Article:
“What kind of margaritas do you have?” I smiled, overhearing an obvious first-time visitor to Maria’s, the holy grail of margarita magnificence. The waiter patiently pointed out the bound list of more than 150 variations on the theme, all hand-shaken, and made with 100% agave tequilas. The list includes more than 170 tequilas, too, many of them reposados or añejos, aged tequilas, intended to be enjoyed straight. Tequila was first imported into the United States from Mexico via Santa Fe, so it only seems appropriate to have a place with this kind of selection here today. Take a little time to peruse the list’s descriptions, which are entertaining as well as informative.
Because I’ve had many of the margaritas here, as well as varied tequilas, I pushed myself to try something related but different. That turned out to be a flight of smoky mezcals — Montelobos, Rayu, and Madre — served in crystal, and excellent for sipping. The collection of these agave spirits, along with related distilled beverages, sotol and chawar, is now sizable. Ask the bartender for guidance.
The cozy bar is my favorite room here, whether I’m drinking tequila, mezcal, or iced tea. Maria’s meanders through multiple dining rooms, some a part of the original home on the property. There really was a Maria. Maria and Gilbert Lopez started the business as a pop-up stand for Santa Fe’s annual September Fiesta celebration back in 1950. I loved a past series of advertisements that proclaimed its location was on Cordova Road, just west of St. Francis Drive, since before there was a St. Francis Drive. A succession of Santa Feans has owned the establishment ever since. The Peters family’s Santa Fe Dining runs Maria’s these days.
They incorporated the building next door, which once housed an art supply store, into the restaurant, greatly increasing the seating capacity. In an interesting twist, that building was once owned by Katie Peters’ family. Scattered throughout the many rooms is art by leading artists from past and present — Fritz Scholder, Elias Rivera, and Dan Namingha, among others — and frescoes by Alfred Morang, a contemporary of Will Schuster. The art mingles with some great neon beer signs, too.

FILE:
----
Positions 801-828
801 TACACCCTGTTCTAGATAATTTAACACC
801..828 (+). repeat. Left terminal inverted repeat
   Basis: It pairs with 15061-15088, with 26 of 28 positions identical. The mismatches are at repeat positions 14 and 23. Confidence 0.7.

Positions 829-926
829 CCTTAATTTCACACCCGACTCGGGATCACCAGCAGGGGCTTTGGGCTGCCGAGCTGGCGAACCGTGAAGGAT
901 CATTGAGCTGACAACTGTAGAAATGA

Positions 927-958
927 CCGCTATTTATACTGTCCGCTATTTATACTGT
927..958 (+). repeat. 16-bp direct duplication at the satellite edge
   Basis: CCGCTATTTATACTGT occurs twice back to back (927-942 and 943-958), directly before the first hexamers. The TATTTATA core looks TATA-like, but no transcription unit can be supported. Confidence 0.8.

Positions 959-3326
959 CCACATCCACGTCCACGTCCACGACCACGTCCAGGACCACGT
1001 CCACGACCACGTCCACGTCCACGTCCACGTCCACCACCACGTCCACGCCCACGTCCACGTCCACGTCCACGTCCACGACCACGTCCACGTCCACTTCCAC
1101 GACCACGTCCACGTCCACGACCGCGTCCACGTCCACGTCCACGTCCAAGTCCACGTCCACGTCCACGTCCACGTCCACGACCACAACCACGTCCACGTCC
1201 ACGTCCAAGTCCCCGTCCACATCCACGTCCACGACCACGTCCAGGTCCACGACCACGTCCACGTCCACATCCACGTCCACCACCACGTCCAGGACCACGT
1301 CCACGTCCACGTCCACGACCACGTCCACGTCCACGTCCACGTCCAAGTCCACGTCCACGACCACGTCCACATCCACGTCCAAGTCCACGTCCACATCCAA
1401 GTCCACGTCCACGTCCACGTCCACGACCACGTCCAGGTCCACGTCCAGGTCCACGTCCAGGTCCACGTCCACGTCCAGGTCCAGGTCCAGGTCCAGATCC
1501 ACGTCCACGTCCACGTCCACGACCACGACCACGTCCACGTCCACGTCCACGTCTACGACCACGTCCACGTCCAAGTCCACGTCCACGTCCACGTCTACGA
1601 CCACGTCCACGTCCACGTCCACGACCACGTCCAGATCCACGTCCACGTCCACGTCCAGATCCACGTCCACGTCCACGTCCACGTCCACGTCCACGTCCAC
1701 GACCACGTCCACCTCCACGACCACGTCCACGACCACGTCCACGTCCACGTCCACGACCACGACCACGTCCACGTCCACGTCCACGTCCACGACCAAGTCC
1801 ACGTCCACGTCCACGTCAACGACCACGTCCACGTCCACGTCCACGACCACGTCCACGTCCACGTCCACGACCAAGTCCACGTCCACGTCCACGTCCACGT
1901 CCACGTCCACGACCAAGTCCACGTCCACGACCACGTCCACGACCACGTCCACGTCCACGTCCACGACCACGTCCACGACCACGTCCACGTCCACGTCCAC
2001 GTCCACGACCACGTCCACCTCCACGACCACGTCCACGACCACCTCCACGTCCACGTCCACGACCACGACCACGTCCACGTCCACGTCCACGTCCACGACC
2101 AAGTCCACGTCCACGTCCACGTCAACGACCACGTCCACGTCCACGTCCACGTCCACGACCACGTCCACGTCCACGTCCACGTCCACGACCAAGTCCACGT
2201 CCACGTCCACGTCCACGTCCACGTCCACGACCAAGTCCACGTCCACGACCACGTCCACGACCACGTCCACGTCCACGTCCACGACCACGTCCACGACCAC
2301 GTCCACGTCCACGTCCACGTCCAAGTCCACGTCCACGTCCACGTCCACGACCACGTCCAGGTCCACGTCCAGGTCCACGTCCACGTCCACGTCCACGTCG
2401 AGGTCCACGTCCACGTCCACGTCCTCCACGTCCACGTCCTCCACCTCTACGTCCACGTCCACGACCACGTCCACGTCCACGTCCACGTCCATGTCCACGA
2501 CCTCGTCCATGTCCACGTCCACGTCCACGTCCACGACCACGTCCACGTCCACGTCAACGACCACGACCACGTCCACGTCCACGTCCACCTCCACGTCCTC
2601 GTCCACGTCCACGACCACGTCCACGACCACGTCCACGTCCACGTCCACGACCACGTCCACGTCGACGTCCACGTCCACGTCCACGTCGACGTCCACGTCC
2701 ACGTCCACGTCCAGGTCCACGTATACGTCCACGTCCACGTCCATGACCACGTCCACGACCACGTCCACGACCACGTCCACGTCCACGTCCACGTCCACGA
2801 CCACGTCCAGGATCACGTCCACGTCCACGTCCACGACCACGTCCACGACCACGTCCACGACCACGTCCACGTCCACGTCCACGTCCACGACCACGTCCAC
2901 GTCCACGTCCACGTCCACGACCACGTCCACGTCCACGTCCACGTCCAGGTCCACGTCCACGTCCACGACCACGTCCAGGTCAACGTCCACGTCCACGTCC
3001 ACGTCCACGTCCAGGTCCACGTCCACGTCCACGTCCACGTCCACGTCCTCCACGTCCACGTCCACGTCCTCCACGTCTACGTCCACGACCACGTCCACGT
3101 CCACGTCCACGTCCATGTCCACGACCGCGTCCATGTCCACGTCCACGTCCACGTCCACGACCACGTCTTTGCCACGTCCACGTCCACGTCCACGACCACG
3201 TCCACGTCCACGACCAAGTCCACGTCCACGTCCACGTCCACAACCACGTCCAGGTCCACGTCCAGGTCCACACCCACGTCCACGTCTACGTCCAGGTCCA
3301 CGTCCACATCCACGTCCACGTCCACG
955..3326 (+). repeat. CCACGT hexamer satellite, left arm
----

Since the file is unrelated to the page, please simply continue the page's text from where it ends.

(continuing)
ON THE MENU
Meals at Maria’s start with a basket of chips and moderately piquant salsa. Notably, they come included with the meal since that’s not typical around Santa Fe. Many folks order up the beefy green chile meatballs to accompany them as a starter.
My usual go-to here is the enchiladas. They can be cheese, chicken, beef, or carne adovada. Again, pushing myself to try something else, I opted for chile rellenos. They come as a pair, thickly battered and crunchy, oozing white cheese with a Cheddar topping. I got them “green,” but of course, you can request red or a Christmas combination. Sides of refried beans and rice here have more seasoning than is often the case. Maria’s offers all the expected dishes including burritos, tamales, nachos, and — less common in Northern New Mexico — deep-fried chimichangas.
For another recent meal, I chose the fajitas. Instead of using the more traditional skirt steak, the kitchen makes these with top sirloin. It’s denser than skirt and full of beefy flavor. Strips of the meat can nestle in either corn or flour tortillas, to be topped with spoonfuls of guacamole and pico de gallo.
I’m a big fan of the vegetarian tamales here, plump with cheese, corn, and piñones for great texture. Ribs baked in a bath of red chile are a long-time favorite here, as is the tortilla burger in a pool of either red or green. And speaking of green, the pork-enriched chile stew has plenty of local enthusiasts.
Beers on tap include a quartet of choices from Santa Fe Dining’s Hidden Mountain Brewing Company. Desserts are flan and natillas, along with chocolate mousse. I confess I’ve never been hungry enough to get to the sweet stuff.
Collectively, it all feels like a trip to a cool grandma’s house — familiar and fun and respectful of the past. Grandma’s got cooking chops and a heck of a bar too. Check it out.
Maria’s New Mexican Kitchen
555 West Cordova Road
Lunch and dinner Wednesday through Sunday
Story and photos by Cheryl Alters Jamison
Four-time James Beard Foundation Book Award-winning author Cheryl Alters Jamison is the host of Heating It Up on KTRC and is now the “queen of culinary content” for SantaFe.com. Find new stories about the Santa Fe food scene each week on SantaFe.com.